New York City, a larger-than-life place, is home to 8.5 million people—and those are just the living ones. Though some aren’t open to receiving visitors, New York’s cemeteries are as fascinating and entertaining as any top attraction around. For an unusual excursion that’s more special than spooky, here are New York City’s must-visit cemeteries.
At Green-Wood Cemetery, visitors who are seeking out the final resting places of homegrown greats such as Jean-Michel Basquiat and F.A.O. Schwarz will be greeted with life-affirming (and photo-ready) views of New York City. Credited as an inspiration for Manhattan’s Central Park, this National Historic Landmark in Brooklyn has been a must-visit attraction since the 1860s when the cemetery was known to attract half a million visitors each year. Over 150 years later, the hills of Green-Wood Cemetery are still alive, providing sweeping views of the 478-acre property, the Manhattan skyline, and more.
The permanent residents of Woodlawn Cemetery (300,000 of them, to be exact) made their final city stay a stylish one. Each year, over 100,000 people visit this 400-acre Bronx property known for its extravagant mausoleums. Architecture enthusiasts will especially love F. W. Woolworth’s Egyptian-style tomb, complete with two large sphinxes, and the Ionic architecture of Augustus Julliard’s vault.
The final resting place of over three million departed individuals, Calvary Cemetery is the most populated burial ground in the United States. Its 365 acres have been featured in films such as The Godfatherand Zoolander, drawing visitors to the Woodside site as much as its unique features, including an early 1900s-era chapel and charming views of Manhattan.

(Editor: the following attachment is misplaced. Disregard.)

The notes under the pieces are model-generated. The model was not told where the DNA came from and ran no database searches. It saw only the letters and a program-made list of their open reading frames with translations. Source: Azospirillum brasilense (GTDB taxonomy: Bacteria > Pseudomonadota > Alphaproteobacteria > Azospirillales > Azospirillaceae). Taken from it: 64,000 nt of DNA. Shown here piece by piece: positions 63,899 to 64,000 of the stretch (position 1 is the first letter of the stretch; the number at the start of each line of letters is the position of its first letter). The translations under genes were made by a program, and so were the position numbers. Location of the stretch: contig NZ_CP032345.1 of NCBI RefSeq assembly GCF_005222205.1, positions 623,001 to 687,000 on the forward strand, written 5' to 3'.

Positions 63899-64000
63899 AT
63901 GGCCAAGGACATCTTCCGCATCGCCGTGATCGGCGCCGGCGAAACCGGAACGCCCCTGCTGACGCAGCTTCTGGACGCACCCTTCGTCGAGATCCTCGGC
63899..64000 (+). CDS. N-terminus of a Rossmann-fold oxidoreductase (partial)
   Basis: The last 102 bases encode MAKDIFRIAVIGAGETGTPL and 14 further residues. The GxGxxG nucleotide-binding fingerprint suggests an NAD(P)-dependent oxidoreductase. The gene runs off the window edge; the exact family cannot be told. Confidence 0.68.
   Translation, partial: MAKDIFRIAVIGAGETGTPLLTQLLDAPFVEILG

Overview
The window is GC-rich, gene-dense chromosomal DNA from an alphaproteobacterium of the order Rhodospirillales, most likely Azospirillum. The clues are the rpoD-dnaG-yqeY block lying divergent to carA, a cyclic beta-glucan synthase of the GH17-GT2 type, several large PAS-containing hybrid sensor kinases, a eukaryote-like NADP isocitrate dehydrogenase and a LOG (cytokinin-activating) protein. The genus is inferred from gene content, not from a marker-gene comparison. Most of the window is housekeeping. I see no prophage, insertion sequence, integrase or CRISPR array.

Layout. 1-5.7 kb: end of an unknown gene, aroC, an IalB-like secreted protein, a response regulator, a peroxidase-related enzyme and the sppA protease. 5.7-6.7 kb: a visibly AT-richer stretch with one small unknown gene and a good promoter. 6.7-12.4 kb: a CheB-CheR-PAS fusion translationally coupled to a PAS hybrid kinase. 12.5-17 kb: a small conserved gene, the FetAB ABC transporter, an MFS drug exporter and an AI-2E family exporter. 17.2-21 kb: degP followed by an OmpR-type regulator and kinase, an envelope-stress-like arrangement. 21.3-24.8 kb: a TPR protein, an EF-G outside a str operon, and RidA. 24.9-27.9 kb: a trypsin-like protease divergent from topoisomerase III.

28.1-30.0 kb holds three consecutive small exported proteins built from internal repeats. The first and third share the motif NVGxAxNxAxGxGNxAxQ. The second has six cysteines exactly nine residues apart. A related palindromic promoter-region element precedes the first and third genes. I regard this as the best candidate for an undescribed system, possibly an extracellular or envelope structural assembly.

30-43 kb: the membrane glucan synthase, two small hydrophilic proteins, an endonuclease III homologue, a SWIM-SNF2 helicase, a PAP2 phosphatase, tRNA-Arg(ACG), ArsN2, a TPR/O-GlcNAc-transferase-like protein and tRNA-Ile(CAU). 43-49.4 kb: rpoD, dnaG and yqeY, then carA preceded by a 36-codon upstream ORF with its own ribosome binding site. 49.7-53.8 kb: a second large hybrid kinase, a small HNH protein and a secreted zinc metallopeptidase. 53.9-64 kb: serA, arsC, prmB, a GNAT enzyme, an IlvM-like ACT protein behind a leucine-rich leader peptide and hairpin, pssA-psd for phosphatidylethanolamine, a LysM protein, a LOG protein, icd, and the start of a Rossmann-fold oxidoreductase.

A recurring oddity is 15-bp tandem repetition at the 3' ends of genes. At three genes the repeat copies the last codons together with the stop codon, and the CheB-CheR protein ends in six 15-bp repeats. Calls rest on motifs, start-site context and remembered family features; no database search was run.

The hills at Flushing Cemetery are alive with the sound of music, courtesy of the late jazz legends who call the spot home. Jazz’s most poetic duet yet, renowned trumpeters Dizzy Gillespie and Louis Armstrong, each made this Queens property their final resting place. The pair, along with the cemetery’s 75 picturesque countryside acres, has attracted visitors including Frank Sinatra and Ella Fitzgerald.
At this uniquely New York attraction, when you’re here, you’re family, or rather, part of The Family. Home to an assortment of deceased mobsters, including larger-than-life criminals such as John Gotti, Lucky Luciano, and Vito Genovese, St. John Cemetery is Queens’ most surprising tourist attraction.
Still haven’t managed to secure a seat at Hamilton? See the next best thing at Trinity Church, a FiDi destination housing a familiar cast of characters. The founding father himself plus sisters (and Hamilton figures) Elizabeth and Angelica Schuyler are all laid to rest here—and in Hamilton’s case, beneath a ginormous white marble pyramid.
The small Machpelah Cemetery in Queens, New York, has one resident to thank for its reputation as the city’s most magical must-visit cemetery. Even in death, famed illusionist Harry Houdini continues to captivate audiences with an elaborate memorial, featuring benches, a statue of a woman in mourning, and a bust of the magician. Adding to the grave’s magical quality, the site, which is maintained by the Society of American Magicians and the Scranton Houdini Museum, often features occult-related tributes gifted by Houdini-devotees.
Established in 1795, St. Mark’s Church-in-the-Bowery is credited as the oldest continuous place of worship in New York. Its on-site graveyard is just as exceptional, featuring centuries-old architecture (St. Mark’s is also the second-oldest church building in Manhattan) as well as recognizable residents, including Peter Stuyvesant. Situated just a stone’s throw from world-famous attractions such as Washington Square Park and Union Square, this cemetery may be the best East Village feature you haven’t discovered yet.